Arches, Arbours & Tunnels

Define a walkway, frame a seating area or enhance a garden gate with a solid steel arch or tunnel.  Make a focal point of an arbour. We make solid steel arches and tunnels in standard sizes and also offer a bespoke service - to any height, width and depth. Made in a single piece, in some instances, eg where access is restricted, they are then cut in two and joined at the apex with two bolted plates. We deliver tunnels in three sections - two vertical side walls and a curved roof section. Every arch and tunnel is made to measure to fit the garden space exactly. Please take a look at this form to provide the information required.

Lesley Ann's Tip

“Use an arch to divide rooms in the garden. You can use almost any plant that can be tied in to the arch as it grows: roses, clematis, apples or pears. Why not train laburnums over a tunnel as Rosemary Verey famously did at Barnsley? Or use them as the framework for an elegant opening in a hedge, gradually clipping the yew or hornbeam round the curve of the arch.”


How do you secure a garden arch in the ground?

The legs at the base of our arches are 40cm (16in) long, and pushing them a minimum of 20–25cm (8–10in) into the ground is mostly enough to hold the structure firmly although we recommend pushing the arch in up to the first rung to make it level and stable. In loose soil or where extra security is needed, we recommend fixing the feet in Postcrete, an easy-to-use form of concrete that sets in 5–10 minutes.

What is an arch in the garden called?

These garden structures all have a family resemblance. An arch is the simplest, and just what its name implies. Ours come as single (30cm/1ft deep) or double (60cm/2ft deep). Adapt a deep arch to shelter a seat and you have an arbour (as its name suggests, the original shelter would have been a tree). A pergola takes the idea one step further, supporting a living canopy of green broad and deep enough to accommodate anything from a tea table and a couple of deckchairs to a full-sized dining table. Alternatively, a pergola can span a walkway to create a feature similar to a plant tunnel but more open. All are great additions to a garden.

Where should a garden arch be placed?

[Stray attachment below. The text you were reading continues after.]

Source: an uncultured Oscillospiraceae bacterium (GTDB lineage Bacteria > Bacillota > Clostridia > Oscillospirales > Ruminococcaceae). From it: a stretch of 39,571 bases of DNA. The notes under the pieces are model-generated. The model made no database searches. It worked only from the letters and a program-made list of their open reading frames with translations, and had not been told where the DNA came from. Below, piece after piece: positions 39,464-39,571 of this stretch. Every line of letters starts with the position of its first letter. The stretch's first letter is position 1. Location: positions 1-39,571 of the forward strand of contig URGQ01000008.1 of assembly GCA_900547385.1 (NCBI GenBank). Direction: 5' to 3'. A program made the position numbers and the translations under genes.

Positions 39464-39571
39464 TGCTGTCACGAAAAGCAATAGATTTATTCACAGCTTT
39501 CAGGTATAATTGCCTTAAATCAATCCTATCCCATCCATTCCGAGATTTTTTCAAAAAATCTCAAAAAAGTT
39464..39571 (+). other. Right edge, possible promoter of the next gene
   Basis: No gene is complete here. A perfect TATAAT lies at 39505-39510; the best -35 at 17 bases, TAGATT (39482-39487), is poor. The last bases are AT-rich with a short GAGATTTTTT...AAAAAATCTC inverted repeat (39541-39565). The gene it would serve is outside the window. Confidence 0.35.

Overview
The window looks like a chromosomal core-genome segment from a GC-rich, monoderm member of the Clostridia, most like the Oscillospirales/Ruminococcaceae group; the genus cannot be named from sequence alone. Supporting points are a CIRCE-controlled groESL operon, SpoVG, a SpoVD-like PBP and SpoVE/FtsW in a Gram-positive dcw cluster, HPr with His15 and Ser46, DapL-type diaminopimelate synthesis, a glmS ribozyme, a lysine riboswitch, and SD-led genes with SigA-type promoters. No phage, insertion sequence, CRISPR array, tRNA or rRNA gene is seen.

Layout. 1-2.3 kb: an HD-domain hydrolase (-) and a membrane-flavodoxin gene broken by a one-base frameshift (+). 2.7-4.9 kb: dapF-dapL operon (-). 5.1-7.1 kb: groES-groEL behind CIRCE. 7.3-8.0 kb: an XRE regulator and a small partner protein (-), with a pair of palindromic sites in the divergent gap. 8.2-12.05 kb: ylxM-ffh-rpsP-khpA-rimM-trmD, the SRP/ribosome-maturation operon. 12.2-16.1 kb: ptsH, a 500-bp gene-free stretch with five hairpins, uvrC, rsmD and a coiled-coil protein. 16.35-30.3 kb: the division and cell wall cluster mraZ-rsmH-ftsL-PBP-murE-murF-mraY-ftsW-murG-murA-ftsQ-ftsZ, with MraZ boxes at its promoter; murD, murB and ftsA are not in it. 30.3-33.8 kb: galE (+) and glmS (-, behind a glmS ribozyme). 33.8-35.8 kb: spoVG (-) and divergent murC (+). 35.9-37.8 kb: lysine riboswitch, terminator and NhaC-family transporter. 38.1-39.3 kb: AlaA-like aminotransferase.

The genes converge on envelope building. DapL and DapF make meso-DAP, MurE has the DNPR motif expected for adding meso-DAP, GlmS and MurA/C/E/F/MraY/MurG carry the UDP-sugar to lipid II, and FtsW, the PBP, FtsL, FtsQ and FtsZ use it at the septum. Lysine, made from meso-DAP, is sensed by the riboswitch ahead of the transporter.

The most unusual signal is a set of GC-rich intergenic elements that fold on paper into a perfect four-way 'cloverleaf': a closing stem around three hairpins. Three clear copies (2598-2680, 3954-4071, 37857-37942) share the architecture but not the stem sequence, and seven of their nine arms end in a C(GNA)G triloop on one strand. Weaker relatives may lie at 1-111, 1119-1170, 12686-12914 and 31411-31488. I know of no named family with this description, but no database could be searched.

Lots of scope here. Arches invite you to pass under them or to sit beneath them. We have made arches to frame doors and gates, to go over garden seats, to create a link between one part of a garden and another. An arch can be incorporated into a run of hedge or wall, or it makes a very pleasing standalone feature, giving height and interest to an otherwise flat area. These roles all call for single arches, but you could also use a series of arches to create the effect of a tunnel or pergola – maybe even recreate something similar to Rosemary Verey’s iconic laburnum tunnel!

What material is best for a garden arch?

Typically, a garden arch is asked to support quite a weight. A mature rose or honeysuckle is especially heavy, but any climber, once it is large enough to cover an arch, will put a strain on its support. Flimsy plastic or bamboo will never cut the mustard, and although wood and tubular steel may be satisfactory for a number of years, they will buckle or break in time. Particularly if they have been bolted together in sections! You then face the problem of attempting to replace the support without damaging or killing the plants. This is why we choose to make all our arches and tunnels of solid mild steel, which has the strength to last a lifetime.

How do you train roses over an arch?

By nature, climbing roses will shoot straight upwards and then flower at the top, leaving a lot of usually uninteresting leggy stems. To avoid this, encourage them to grow in a series of horizontals, so that flowering starts much lower down and the arch is more fully dressed. I’ve described how this is done in more detail, with lots of further tips, here. When deciding on the dimensions of your arch, remember to take into account the roses’ bushiness once they are established, which will reduce both the width and height under the arch.

Looking for something else?

Head back to view all of our collections to see if we can get the right product for your garden.

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